Can I use misconduct as a defense if police stole money from me during a search?
UPDATED: February 3, 2020
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Offering police misconduct as a defense means you'll have to prove the actual amount that was in the cash box, admit to the offense, and then hope that the police will admit to the theft. Most criminal defense attorneys will advise you that this is an incredibly risky defense because it could actually bolster the case against you. Chances are that the allegation could lead to a police internal affairs investigation, but not a dismissal of the drug charges against you.
Proving a Police Misconduct Defense
The first part of your defense is proving the amount of funds that were in the cash box. To prove this with certainty, you will have to produce some type of documentation as to your activities. This may involve your having to divulge the identity of others involved in your drug dealings, which means that, in addition to seeking a conviction against you, the police might then open an investigation of your buddies. You must also prove that you were the only one who had access to the drug money prior to the raid. Of course, demonstrating exclusive possession only serves to enhance your chances of being convicted.
The second part of your defense involves admitting that the money was drug money. Most judges and juries are not sympathetic to people who deal drugs. Your admission to drug dealing and your claim that you actually had a higher amount of money than the police report indicated will only serve to convince the judge that you are a bigger dealer than the prosecution originally believed. Neither judge nor jury is likely to feel sad that money was stolen from you.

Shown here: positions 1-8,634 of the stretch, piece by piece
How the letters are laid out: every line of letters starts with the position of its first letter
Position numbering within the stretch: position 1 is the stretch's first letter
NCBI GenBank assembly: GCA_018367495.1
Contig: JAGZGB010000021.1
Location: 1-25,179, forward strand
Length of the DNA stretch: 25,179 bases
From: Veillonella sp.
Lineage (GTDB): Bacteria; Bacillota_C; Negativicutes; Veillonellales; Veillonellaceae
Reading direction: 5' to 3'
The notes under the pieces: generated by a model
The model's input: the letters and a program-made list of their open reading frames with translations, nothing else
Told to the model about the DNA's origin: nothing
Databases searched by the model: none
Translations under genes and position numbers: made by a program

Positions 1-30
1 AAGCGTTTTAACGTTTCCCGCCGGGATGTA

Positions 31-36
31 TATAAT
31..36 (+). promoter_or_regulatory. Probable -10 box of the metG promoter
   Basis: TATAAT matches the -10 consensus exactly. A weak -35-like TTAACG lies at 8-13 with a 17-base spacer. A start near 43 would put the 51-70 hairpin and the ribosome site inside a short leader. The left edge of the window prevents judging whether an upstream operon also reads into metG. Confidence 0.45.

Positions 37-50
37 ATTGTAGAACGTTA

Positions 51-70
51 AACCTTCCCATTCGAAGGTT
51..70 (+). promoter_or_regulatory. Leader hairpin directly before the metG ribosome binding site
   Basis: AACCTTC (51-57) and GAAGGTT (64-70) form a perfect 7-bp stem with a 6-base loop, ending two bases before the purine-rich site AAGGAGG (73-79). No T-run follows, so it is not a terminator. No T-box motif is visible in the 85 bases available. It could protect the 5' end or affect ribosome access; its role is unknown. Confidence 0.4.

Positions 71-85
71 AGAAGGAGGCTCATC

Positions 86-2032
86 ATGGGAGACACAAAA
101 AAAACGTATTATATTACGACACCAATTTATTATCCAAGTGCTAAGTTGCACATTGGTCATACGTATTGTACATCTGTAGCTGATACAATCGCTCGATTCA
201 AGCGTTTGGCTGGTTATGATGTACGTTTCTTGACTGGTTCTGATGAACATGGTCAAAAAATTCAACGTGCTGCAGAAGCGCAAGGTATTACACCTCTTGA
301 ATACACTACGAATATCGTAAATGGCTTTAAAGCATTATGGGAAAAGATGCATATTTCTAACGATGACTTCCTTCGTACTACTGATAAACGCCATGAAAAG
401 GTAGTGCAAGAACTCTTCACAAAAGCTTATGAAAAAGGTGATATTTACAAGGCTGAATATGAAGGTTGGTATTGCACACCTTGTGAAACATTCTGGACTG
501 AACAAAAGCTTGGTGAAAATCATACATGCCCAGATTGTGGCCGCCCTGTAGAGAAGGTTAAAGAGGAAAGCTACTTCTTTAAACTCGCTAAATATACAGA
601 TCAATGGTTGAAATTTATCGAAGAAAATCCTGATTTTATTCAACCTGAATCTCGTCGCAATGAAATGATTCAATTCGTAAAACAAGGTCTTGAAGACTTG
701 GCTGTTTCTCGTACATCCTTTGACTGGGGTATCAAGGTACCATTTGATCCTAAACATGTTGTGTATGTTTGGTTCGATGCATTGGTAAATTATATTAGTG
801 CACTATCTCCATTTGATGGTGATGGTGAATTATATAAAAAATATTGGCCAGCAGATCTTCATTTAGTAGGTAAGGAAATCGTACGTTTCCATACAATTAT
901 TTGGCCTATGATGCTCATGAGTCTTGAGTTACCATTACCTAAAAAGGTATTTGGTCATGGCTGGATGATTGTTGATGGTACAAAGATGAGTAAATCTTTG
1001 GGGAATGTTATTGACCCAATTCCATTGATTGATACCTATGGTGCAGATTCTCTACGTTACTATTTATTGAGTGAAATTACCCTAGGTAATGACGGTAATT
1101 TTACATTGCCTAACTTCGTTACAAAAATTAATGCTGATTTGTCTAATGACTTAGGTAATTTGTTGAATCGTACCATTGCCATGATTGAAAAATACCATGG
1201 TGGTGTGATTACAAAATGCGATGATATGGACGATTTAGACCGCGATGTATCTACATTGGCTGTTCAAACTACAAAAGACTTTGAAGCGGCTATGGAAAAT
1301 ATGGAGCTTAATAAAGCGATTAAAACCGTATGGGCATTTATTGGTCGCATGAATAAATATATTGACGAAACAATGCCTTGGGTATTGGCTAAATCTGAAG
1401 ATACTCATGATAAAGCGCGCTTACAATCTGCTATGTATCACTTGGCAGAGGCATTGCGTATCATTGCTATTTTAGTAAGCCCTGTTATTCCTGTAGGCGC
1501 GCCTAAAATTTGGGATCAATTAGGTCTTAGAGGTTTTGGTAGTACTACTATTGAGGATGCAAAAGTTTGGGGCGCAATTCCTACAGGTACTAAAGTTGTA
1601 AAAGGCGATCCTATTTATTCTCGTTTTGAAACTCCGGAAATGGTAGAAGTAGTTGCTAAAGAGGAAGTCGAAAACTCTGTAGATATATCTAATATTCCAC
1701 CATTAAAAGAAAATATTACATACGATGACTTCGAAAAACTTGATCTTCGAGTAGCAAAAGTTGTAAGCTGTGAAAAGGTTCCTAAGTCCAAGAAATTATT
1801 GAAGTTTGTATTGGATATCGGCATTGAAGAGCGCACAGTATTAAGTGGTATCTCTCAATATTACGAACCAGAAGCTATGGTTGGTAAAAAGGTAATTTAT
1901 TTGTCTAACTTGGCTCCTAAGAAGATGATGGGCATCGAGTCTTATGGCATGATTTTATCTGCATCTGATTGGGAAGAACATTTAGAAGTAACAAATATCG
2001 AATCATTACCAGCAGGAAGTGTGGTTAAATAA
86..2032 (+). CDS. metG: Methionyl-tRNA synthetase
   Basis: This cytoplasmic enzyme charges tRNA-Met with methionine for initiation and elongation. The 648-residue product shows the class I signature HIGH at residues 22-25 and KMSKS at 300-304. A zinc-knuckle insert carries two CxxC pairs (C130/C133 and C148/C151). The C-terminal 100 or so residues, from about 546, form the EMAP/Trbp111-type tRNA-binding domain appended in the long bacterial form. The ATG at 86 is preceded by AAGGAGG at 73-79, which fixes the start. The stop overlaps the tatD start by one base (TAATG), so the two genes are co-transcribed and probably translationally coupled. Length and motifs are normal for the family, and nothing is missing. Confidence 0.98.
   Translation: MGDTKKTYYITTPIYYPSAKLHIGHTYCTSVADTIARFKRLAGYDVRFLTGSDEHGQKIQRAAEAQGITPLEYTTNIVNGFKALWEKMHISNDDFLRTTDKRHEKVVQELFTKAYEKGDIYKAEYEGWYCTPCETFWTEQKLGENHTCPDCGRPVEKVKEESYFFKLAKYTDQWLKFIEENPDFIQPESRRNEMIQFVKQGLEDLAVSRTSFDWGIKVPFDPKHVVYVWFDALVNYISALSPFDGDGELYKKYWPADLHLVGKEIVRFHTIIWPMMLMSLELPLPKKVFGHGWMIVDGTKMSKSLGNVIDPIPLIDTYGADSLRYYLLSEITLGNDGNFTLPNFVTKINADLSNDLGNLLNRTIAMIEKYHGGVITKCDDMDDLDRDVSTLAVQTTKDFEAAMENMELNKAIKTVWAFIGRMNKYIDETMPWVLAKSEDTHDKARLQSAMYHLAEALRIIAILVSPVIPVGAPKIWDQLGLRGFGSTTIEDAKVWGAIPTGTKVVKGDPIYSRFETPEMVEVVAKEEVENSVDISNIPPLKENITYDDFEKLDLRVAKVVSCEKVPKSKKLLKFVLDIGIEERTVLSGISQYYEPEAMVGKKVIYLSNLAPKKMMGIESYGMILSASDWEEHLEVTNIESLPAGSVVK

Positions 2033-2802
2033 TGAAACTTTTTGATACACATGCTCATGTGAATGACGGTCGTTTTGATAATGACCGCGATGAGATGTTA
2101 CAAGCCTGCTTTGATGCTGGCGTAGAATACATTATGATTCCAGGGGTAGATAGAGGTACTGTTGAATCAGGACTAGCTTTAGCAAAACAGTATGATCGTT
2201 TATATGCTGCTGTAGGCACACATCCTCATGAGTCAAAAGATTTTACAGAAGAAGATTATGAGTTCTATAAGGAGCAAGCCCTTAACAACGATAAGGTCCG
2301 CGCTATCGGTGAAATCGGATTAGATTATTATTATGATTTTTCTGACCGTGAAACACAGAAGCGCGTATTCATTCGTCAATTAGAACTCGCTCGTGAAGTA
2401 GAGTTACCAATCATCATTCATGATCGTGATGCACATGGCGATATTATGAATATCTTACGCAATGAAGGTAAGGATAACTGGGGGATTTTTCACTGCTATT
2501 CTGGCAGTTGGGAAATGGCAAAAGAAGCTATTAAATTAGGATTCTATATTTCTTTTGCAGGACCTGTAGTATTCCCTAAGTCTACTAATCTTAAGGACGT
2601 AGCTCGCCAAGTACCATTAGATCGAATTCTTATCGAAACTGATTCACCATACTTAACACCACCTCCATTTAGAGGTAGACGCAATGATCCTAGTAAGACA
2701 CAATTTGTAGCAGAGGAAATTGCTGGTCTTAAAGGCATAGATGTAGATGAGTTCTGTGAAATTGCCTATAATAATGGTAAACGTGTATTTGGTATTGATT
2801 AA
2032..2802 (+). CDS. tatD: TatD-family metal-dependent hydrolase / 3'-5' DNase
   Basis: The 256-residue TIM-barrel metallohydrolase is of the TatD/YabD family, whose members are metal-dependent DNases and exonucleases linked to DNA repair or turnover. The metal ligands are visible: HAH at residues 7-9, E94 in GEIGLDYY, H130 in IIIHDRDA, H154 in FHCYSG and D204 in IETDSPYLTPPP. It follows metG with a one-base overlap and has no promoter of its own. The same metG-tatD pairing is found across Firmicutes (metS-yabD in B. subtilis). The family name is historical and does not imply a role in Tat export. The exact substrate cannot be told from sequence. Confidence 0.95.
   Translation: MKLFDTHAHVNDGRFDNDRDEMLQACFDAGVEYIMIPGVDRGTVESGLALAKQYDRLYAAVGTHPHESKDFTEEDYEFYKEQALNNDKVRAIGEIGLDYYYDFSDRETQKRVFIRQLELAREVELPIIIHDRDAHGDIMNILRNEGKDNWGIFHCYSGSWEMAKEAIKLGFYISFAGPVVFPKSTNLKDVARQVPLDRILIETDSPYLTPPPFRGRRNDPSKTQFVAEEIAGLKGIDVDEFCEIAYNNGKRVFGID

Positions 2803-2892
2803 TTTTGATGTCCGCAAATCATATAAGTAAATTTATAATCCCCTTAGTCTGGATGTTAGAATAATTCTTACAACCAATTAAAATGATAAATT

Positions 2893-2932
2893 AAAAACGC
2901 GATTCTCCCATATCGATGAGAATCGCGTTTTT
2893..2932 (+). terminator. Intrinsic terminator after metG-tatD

Find an Experienced Criminal Defense Attorney
The third part of your defense is getting the police to admit that they stole the money. Most officers are not going to be eager to admit to that type of charge. This part of your defense is best handled by an experienced criminal defense attorney who can investigate and make inquiries without you having to make any direct admissions. For example, your attorney can file discovery motions that include the right to inspect and recount the drug money seized. They can look for discrepancies, compare police reports, inventory sheets, etc. Many states require police agencies to file a notice of seizure in a separate civil proceeding if they intend to keep the money. Your attorney can file motions for discovery and inspection in that case as well.
Your attorney can also request notice of any prior complaints against the officer(s) who took the drug money into evidence to see if this same issue has come up before. You will have a better chance of getting your case thrown out if the issue of stolen money has come up multiple times with the same officer.
Even assuming that you can develop a majority of these factors, the most that you can probably hope for is an internal affairs investigation. The law only requires that the evidence used against you be obtained legally. If the search warrant was a valid warrant, and drugs were found during the raid, the evidence was seized legally. Most courts will view an allegation of police misconduct as a jury issue, meaning it goes to the credibility of the evidence and testimony, but it does not bar the admission of the evidence. In the end, you will probably still be charged with possession of a controlled substance.